ordered the persecution of missionaries and Christians in retaliation. However, only one Vietnamese Christian was killed as a result.
Under Thieu Tri's successor, Tu Duc (1847-83), the church suffered the longest and bloodiest persecution. It was also under his thirty-six-year reign that France invaded Vietnam, ending Vietnam's long independence on 6 June 1884, less than a year after Tu Duc's death (15 July 1883). These two facts must be kept together when studying the history of Vietnamese Christianity in the nineteenth century. Tu Duc's hostility towards Christians rose and fell in response to his perceptions of the threat that Christians were alleged to pose to the survival of his dynasty and kingdom, either in collaboration with the French invaders or in support of internal rebellions.
At first, Tu Duc's reign augured well for Vietnamese Catholics. Upon ascending the throne at the age of seventeen, he pardoned and released all Christians imprisoned for their faith. But their hopes were dashed a year later when Tu Duc issued a decree forbidding the ta dao, in which he accused Christians of abandoning ancestor worship and practising superstition. He ordered the killing of missionaries by having stones tied to their necks and thrown into the sea. Vietnamese priests were to be arrested for investigation and, if they did not renounce their faith, banished to dangerous regions, with the words ta dao branded on their cheek. The simple faithful, on the other hand, because of their ignorance, were not to be killed, imprisoned or exiled, but were still severely punished if they did not renounce their faith.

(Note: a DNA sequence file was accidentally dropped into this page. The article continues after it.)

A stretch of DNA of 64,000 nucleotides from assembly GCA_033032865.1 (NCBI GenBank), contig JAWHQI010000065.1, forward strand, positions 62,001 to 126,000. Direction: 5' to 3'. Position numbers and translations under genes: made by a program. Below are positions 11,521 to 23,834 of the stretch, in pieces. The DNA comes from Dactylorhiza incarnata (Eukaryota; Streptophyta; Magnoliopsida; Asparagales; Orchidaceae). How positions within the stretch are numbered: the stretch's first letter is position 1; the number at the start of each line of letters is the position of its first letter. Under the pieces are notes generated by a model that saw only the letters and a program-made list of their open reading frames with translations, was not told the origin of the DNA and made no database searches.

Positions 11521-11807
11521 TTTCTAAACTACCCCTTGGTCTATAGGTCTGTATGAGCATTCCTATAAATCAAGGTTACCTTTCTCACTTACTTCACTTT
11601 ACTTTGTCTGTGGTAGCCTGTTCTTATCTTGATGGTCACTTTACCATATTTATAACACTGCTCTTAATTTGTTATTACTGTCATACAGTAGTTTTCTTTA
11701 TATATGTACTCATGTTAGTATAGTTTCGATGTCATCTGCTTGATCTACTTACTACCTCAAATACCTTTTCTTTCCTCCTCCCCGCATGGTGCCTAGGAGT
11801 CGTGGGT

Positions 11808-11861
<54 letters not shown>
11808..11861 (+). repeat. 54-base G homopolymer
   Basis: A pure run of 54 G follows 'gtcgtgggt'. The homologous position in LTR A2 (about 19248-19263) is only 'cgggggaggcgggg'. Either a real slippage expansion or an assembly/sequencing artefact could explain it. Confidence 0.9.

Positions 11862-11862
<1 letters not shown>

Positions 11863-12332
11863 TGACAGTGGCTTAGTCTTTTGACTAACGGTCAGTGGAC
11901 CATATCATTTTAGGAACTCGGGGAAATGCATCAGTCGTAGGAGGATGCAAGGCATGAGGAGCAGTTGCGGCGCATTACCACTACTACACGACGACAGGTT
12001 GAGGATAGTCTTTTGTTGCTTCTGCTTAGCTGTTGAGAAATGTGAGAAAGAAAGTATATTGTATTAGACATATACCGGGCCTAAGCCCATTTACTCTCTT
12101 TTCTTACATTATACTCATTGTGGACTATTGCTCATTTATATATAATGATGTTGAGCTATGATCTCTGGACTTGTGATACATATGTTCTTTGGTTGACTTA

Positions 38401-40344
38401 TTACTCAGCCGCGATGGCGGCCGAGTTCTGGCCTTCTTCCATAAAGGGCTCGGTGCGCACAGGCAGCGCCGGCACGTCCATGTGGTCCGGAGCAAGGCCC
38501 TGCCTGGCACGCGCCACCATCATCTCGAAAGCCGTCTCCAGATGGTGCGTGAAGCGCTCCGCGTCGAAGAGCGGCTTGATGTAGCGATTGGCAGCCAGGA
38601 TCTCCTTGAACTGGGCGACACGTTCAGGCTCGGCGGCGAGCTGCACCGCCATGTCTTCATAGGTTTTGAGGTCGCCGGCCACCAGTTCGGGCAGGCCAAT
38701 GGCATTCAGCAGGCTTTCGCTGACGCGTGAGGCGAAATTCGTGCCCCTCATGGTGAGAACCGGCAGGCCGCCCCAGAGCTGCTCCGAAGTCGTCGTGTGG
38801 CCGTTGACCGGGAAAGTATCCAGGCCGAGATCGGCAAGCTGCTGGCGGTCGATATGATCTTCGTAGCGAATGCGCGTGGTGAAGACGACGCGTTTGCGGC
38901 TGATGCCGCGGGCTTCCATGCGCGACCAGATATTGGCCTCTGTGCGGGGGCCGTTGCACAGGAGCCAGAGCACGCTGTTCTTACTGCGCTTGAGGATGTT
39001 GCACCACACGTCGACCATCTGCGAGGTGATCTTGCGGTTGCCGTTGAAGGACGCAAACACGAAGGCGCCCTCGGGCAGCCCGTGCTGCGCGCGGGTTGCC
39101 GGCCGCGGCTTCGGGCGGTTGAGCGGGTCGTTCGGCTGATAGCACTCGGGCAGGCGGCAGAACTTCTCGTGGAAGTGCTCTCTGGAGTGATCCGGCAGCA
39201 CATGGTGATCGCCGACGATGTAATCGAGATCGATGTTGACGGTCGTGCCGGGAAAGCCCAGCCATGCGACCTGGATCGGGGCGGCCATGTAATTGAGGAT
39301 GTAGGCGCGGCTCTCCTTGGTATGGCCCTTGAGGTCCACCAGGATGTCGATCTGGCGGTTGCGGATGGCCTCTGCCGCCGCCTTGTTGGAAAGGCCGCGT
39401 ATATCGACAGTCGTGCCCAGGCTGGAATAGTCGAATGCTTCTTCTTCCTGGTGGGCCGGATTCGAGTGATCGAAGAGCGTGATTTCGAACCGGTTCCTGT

On 21 March 1851, Tu Duc issued another decree with more or less the same instructions. This time, besides reiterating that the ta dao forbade the veneration of ancestors, the Buddha and the spirits, he added that Christian priests preached about 'heaven and the holy kingdom' and that they encouraged their followers to die rather than renounce their faith by showing 'the picture of Christ crucified on the cross'. Moreover, not only foreign missionaries but also Vietnamese priests, as well as those who harboured missionaries, were now to be killed, irrespective of their age, by being cut into two pieces and thrown into the river.
In September 1855, following a revolt led by the sympathisers of the Hau Le dynasty against the Nguyen dynasty to which Christians were accused of having lent their support, Tu Duc promulgated a decree which not only commanded that missionaries and Vietnamese priests be decapitated, their heads displayed in public for three days and then thrown into the river, but also ordered the burning of churches and community houses and forbade public gatherings of Christians. In short, the decree ended, 'every means should be used to destroy the ta dao'.
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